Skiing in Colorado / The Ski Industry Snowballs / Ski Colorado / Edwards Country

Skiing in Colorado / The Ski Industry Snowballs / Ski Colorado / Edwards Country (HM29EJ)

Location: Edwards, CO 81632 Eagle County
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Country: United States of America
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N 39° 38.736', W 106° 35.378'

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Skiing in Colorado


The earliest recorded use of skis in Colorado dates to 1857, when mountain guide Jim Bridger fashioned a crude pair to bail out an army unit snowbound in the San Juan Mountains. Such was the function of "snowshoes" (as they were then known) on the frontier-they were survival gear, not sporting goods. Miners, freighters trappers, and others who spent winters in the mountains depended on them for hunting and communication; mailmen strapped them on to make their alpine rounds. The most prolific Colorado skier of the nineteenth century was probably Father John Dyer, who plowed across a far-flung parish encompassing Breckenridge, Leadville, and Fairplay. At ten feet long and an inch thick, these primitive boards were heavy and unwieldy, but warded off frostbite, cabin fever—and death.

Early Recreational Skiing

Though Colorado's first ski clubs formed as early as the nineteenth century, the activity hardly qualified as recreation. Practitioners had to hoof it up the slope, then find their way down without the aid of signs, cleared trails, safety markers, or groomed snow. Very few caught the bug. That began to change in the 1910s, when winter festivals popularized all manner of cold-weather amusements. The 1932 Winter Olympics at Lake Placid, New York,



further broadened interest in the sport, and newly improved mountain highways paved the way for a number of Colorado resort openings. These prewar locales (including Berthoud Pass, Loveland, Monarch, and Winter Park) offered a hardy, adventurous brand of skiing with flew luxuries. But enough people discovered the joys of schuss to give rise to a new Colorado industry.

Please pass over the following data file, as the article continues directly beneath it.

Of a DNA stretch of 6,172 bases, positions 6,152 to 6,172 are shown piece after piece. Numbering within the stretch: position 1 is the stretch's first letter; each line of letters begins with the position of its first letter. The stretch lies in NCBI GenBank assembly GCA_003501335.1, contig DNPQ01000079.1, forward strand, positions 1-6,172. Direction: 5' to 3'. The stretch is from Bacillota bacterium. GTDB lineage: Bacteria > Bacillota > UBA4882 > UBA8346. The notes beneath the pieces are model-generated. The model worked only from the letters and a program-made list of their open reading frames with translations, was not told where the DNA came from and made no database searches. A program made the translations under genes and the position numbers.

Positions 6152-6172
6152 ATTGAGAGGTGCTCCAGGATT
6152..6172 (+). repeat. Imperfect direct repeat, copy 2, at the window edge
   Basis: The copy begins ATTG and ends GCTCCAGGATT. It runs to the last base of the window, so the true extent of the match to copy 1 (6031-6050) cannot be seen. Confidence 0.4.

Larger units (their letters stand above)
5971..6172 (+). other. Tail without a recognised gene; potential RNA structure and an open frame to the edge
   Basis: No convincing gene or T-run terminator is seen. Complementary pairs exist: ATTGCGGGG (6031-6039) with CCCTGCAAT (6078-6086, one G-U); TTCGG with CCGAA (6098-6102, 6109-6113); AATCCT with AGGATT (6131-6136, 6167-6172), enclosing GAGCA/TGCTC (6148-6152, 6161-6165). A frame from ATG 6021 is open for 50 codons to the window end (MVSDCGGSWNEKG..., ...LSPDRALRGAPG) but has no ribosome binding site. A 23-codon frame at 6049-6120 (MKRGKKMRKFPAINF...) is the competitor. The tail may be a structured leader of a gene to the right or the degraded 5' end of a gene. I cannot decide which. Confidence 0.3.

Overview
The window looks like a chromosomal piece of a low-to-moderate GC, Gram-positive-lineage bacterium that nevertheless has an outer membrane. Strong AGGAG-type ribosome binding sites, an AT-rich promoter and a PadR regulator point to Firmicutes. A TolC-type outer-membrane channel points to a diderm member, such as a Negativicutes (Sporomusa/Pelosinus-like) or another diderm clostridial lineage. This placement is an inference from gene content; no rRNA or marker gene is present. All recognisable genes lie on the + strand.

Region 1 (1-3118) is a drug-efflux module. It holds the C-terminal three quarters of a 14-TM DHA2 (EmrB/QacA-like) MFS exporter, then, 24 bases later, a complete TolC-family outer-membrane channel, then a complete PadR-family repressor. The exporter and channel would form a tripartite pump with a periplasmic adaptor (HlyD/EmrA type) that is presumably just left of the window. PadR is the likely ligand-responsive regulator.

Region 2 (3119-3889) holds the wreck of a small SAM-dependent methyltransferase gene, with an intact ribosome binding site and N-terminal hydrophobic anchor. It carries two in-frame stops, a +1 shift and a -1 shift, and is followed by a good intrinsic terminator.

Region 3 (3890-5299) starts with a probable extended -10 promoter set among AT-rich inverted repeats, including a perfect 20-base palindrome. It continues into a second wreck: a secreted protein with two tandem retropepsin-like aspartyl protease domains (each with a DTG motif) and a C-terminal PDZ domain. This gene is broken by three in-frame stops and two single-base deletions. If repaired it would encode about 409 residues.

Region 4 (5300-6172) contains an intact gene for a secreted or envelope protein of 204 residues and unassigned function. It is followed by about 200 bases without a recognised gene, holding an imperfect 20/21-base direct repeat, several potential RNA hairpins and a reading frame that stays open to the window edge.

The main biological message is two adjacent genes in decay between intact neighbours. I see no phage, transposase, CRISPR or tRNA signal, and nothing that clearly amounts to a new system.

The Ski Industry Snowballs

With the development of Aspen Mountain in the late 1940s, Colorado skiing entered its golden age. At last the state had a world-class resort the equal of any in the European Alps. Other ski areas tried to capture Aspen's glamour, embroidering their slopes with gourmet restaurants, five-star lodgings, and fashionable shopping districts. Resorts grew larger, richer, and more crowded; the snowy mountains, long cursed as travel barriers, were now international travel destinations. But if the ski industry brought millions of visitors and billions of dollars into the state each year, it also produced side effects such as traffic jams, pollution, and high housing costs. Coloradans even rejected an opportunity to host the 1976 Winter Olympics, citing environmental concerns. They continued, however, to ski in record numbers—proof positive of their devotion to the sport.

Skiing Technology

Colorado's first ski lift, a surface-level



rope tow unveiled at Berthoud Pass Ski Area in 1937, guaranteed rapid, effortless ascent—for skiers, and for skiing's popularity. Subsequent technologies (T-bars chairlifts, gondolas) made the ride uphill even more rapid and convenient, while innovations such as slope groomers (invented 1957) and snowmaking machines (popularized in the 1980s) ensured uniformly good conditions. They also, however, generated some grumbling about the sport's increasing tameness. Equipment makers responded with faster, lighter skis, and the high-flying snowboard provided new thrills (by the new millennium, roughly a fourth of Colorado resort visitors were snowboarding). Others turned to rugged variants such as backcountry skiing, snowshoeing, and telemark skiing, which harkened back to the sport's beginnings. No lifts, no machinery—just mountains and snow, and skiers propelled by their lungs and their muscles.


Ski Colorado

Like the gold miners of yore, Colorado skiers in the first half of the twentieth century combed the mountains restlessly, searching for the mother lode. Ski areas rose and fell with dizzying speed, lasting only until better prospects were reported a few miles or mountain range away. Nearly two hundred commercial resorts operated in Colorado during the twentieth century. Many just wrung a few winters' recreation out of one rope



tow and a single well-tracked hillside; others an for decades before closing. Here and there decaying lift towers, vacant trail cuts, and tumble-down warming shacks stand as ghostly monuments to these expired snow playgrounds. The resorts that have survived into the twenty-first century are among the world's finest, mining Colorado's abundant peaks sunny winters, and dry, powdery snow to produce pure skiing gold.

Edwards Country>
{Area map of historical & geographical highlights}
Details
HM NumberHM29EJ
Tags
Year Placed2001
Placed ByThe Colorado Historical Society, Colorado Department of Transportation
Marker ConditionNo reports yet
Date Added Monday, July 16th, 2018 at 7:01pm PDT -07:00
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Locationbig map
UTM (WGS84 Datum)13S E 363607 N 4389630
Decimal Degrees39.64560000, -106.58963333
Degrees and Decimal MinutesN 39° 38.736', W 106° 35.378'
Degrees, Minutes and Seconds39° 38' 44.16" N, 106° 35' 22.68" W
Driving DirectionsGoogle Maps
Area Code(s)970
Closest Postal AddressAt or near 220 Edwards Access Rd, Edwards CO 81632, US
Alternative Maps Google Maps, MapQuest, Bing Maps, Yahoo Maps, MSR Maps, OpenCycleMap, MyTopo Maps, OpenStreetMap

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